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The 7 - Current Events & Politics - Elderly refugee denied medication, dies in jail Register and log in to post!
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Stilton
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#1 Posted on 30.11.04 1010.29
Reposted on: 30.11.11 1010.44
This is disgusting.

http://www.nypost.com/news/regionalnews/34663.htm
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Pool-Boy
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#2 Posted on 30.11.04 1223.35
Reposted on: 30.11.11 1229.01
    Originally posted by The Story
    The elder Dantica died five days later, on Nov. 3. "His detention had no bearing whatsoever on his passing," a Department of Homeland Security spokesman said.


The man WAS 81 years old. I am not saying it is impossible that he was mistreated, but isn't it in the realm of possibility that his death was unrelated?

This story is a bit weak on supporting facts...
Stilton
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#3 Posted on 30.11.04 1231.53
Reposted on: 30.11.11 1232.07
They denied him his medication. Isn't that bad enough, even if he didn't die?

Here's more:

http://www.sun-sentinel.com/news/local/palmbeach/sfl-pcdantica20nov20,0,7308230.story?coll=sfla-news-palm
http://www.sptimes.com/2004/11/19/Worldandnation/Haitian_pastor_dies_o.shtml
http://www.nydailynews.com/news/local/story/254790p-218203c.html

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Pool-Boy
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#4 Posted on 30.11.04 1242.33
Reposted on: 30.11.11 1252.23
    Originally posted by Stilton
    They denied him his medication.


Allegedly. There is no proof of that other than the accusation. As I said - the articles are lacking in supporting evidence.
bash91
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#5 Posted on 30.11.04 1243.39
Reposted on: 30.11.11 1253.45
    Originally posted by Stilton
    They denied him his medication. Isn't that bad enough, even if he didn't die?


You know, there are legitimate issues to be discussed in relation to the treatment of Haitian refugees raised in that article. Unfortunately, all of those issues will be subsumed to the sensationalistic and incorrect assertion made in the thread title and in your last post. They denied him a folk remedy for his blood pressure, not a prescription for the pancreatitis that actually killed him. Pathetic.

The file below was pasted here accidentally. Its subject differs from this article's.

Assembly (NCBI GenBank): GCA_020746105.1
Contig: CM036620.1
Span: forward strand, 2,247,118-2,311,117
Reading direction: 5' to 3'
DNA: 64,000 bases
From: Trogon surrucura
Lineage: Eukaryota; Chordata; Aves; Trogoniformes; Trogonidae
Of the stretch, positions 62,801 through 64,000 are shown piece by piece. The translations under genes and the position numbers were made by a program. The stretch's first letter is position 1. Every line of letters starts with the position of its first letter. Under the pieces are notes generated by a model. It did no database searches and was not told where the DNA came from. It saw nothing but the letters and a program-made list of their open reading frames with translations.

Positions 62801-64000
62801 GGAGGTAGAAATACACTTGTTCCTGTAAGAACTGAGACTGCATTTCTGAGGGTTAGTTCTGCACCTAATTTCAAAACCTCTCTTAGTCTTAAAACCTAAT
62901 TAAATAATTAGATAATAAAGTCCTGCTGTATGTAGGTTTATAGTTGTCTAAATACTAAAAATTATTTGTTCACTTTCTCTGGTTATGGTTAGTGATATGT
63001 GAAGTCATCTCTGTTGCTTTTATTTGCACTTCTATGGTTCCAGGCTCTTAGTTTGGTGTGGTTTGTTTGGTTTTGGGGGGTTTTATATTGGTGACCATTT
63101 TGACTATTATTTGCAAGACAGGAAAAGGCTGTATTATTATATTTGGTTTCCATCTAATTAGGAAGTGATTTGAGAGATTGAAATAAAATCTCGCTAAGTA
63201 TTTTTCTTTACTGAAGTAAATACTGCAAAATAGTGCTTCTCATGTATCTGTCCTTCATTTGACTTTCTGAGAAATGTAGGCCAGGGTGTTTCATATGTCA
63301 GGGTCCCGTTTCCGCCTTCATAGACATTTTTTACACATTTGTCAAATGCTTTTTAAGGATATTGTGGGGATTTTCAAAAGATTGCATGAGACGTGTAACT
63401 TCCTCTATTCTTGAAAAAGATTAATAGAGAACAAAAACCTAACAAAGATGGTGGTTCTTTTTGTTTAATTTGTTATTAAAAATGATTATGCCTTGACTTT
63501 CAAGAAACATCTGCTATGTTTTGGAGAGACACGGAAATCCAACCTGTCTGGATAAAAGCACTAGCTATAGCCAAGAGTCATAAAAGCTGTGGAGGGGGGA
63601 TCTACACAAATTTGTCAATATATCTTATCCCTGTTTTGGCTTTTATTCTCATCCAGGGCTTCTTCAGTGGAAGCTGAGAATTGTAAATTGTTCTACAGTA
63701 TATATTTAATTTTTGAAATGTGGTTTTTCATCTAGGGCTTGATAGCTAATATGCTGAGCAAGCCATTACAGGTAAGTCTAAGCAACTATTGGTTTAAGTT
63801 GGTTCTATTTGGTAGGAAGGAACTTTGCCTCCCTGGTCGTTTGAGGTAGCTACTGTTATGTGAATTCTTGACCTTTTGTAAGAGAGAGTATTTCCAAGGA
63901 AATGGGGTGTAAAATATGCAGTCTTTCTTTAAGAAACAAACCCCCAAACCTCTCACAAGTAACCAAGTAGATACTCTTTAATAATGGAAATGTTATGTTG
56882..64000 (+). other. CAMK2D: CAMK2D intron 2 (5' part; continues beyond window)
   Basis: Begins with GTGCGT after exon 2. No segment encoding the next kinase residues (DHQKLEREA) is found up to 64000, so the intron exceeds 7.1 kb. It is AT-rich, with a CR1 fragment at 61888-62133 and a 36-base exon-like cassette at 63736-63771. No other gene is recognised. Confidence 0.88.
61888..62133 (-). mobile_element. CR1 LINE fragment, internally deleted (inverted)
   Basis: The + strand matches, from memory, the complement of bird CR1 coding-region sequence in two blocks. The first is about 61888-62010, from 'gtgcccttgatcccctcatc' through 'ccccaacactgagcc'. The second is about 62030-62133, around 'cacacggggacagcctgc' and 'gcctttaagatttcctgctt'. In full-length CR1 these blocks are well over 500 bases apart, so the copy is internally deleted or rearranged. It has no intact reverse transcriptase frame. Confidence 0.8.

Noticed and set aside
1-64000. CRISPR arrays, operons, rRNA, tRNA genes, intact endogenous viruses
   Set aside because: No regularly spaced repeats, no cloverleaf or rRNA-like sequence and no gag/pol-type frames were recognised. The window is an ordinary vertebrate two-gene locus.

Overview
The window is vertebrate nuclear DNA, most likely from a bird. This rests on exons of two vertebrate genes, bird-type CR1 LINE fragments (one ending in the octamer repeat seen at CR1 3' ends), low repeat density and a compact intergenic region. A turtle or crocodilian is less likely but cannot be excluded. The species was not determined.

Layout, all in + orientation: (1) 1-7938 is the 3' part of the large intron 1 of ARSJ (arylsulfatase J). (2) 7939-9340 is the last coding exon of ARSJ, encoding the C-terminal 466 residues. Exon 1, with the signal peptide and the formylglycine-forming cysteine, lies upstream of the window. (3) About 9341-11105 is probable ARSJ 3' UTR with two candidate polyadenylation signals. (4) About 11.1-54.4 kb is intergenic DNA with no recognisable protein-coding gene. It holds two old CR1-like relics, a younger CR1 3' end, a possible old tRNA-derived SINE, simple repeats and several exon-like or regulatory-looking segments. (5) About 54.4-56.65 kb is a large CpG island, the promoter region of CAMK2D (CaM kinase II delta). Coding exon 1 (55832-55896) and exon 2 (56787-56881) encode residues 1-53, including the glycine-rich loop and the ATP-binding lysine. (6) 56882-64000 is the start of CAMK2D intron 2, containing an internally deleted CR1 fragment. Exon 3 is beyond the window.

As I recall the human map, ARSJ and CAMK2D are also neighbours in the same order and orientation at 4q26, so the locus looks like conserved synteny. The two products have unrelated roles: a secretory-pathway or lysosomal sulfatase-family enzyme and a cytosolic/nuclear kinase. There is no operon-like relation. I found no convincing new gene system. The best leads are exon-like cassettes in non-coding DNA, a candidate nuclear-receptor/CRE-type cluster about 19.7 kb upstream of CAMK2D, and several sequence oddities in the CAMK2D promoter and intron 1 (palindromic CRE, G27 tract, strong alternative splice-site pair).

Cheers,
Tim

(edited by bash91 on 30.11.04 1344)

(edited by bash91 on 30.11.04 1344)
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#6 Posted on 30.11.04 1250.37
Reposted on: 30.11.11 1259.03
    Originally posted by Pool-Boy
      Originally posted by The Story
      The elder Dantica died five days later, on Nov. 3. "His detention had no bearing whatsoever on his passing," a Department of Homeland Security spokesman said.


    The man WAS 81 years old. I am not saying it is impossible that he was mistreated, but isn't it in the realm of possibility that his death was unrelated?




I realize that none of what I'm about to guide you towards doesn't relate directly with this particular case, but just for fun, do a google search on "Krome Detention Center" to see the litany of stories about reported and alleged abuse and mistreatment of Haitian refugees. The article doesn't even mention the facility by name, but I'd bet money this is where the story takes place.



(edited by Blanket Jackson on 30.11.04 1354)
Stilton
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#7 Posted on 30.11.04 1623.36
Reposted on: 30.11.11 1625.47
    Originally posted by bash91
    folk remedy for his blood pressure, not a prescription for the pancreatitis that actually killed him. Pathetic.

    Cheers,
    Tim

    (edited by bash91 on 30.11.04 1344)

    (edited by bash91 on 30.11.04 1344)